Daughter Bird Bone Song 1.
—a poem by Michele Pizarro Harman

My ribcage x-ray shows demi-flags of fluttery muscle clinging to the bones. The bees come at me stinging my entire body, stuck burrs as they die. One woman leaves through a window, and when she comes back, light in the shape of smoke rings rises from the mouth of my ghost. A person fits perfectly into this to-go bag. And now, I've picked up the skirt of my ball gown, carefully avoiding puddles on the sandy floor, while in cages I see gerbils which also appear on the menu. I rock him as though he's a boat, then, asks him to steer. Old iron beds with gorgeous quilts. While they admire the fish-backed chair, I finish the essay on angioplasty. Help. Help. Help. Help. Help. In this class, I'm unable to identify the mythical flower on the tarot-like card. Choose a uniform: velvet or sheer. He/I let go and fall down the mountain's steepest slope, while into a miniature boat I lay my sister, puffy in chiffon. But, the detectives use my closest friend as bait. Inside the 3-D boxes, the scene is cozy except for the man running from fire.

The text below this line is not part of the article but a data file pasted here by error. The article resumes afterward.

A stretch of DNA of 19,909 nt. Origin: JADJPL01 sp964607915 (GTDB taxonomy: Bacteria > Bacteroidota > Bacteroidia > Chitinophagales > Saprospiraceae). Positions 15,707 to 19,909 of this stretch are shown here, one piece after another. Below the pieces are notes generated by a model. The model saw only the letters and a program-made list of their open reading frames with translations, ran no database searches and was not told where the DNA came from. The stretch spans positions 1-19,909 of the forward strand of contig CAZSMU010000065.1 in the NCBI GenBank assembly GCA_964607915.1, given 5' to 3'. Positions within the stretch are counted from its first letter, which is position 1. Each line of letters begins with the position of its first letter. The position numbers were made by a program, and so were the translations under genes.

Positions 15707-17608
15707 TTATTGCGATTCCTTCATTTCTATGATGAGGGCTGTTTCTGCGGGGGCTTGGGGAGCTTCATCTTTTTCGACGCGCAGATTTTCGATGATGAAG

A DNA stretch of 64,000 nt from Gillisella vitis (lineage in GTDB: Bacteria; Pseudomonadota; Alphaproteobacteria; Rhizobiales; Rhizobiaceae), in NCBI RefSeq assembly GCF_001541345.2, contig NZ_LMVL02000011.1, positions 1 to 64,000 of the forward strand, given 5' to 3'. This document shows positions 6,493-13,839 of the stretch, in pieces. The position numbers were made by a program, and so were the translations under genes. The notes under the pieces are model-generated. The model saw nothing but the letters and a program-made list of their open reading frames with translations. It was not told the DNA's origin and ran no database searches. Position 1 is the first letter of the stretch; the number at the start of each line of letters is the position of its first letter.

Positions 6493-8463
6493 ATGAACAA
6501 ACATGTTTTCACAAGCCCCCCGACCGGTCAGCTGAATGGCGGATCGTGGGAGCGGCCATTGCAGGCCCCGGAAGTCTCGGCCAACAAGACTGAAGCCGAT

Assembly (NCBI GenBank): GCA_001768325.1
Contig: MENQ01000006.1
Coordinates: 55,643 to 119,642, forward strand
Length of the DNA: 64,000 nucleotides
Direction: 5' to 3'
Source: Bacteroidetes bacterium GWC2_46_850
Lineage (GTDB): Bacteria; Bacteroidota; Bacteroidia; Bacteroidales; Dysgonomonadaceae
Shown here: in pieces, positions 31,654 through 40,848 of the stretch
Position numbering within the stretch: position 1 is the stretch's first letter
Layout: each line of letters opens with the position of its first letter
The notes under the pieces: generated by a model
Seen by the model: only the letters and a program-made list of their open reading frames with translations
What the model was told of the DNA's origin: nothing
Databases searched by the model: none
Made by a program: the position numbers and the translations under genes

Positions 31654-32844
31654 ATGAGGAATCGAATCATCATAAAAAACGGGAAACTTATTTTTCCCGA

With undergraduate and graduate degrees in English literature and creative writing, poetry, from UCLA and UF, Gainesville, Michele Pizarro Harman has published poems in such literary journals and online venues as Quarterly West, The Antioch Review, Mississippi Mud, Midwest Quarterly, Puerto del Sol, Sycamore Review, Berry Blue Haiku, Shepherd’s Check, a handful of stones, and Miriam’s Well. She currently lives with her husband and two of their four children in the small town in Central California where she and her husband grew up; beyond the cows, crows and cranes, she teaches reading, writing, and math to K-6 special-needs students in a public elementary school. She may be found at: www.michelepizarroharman.com.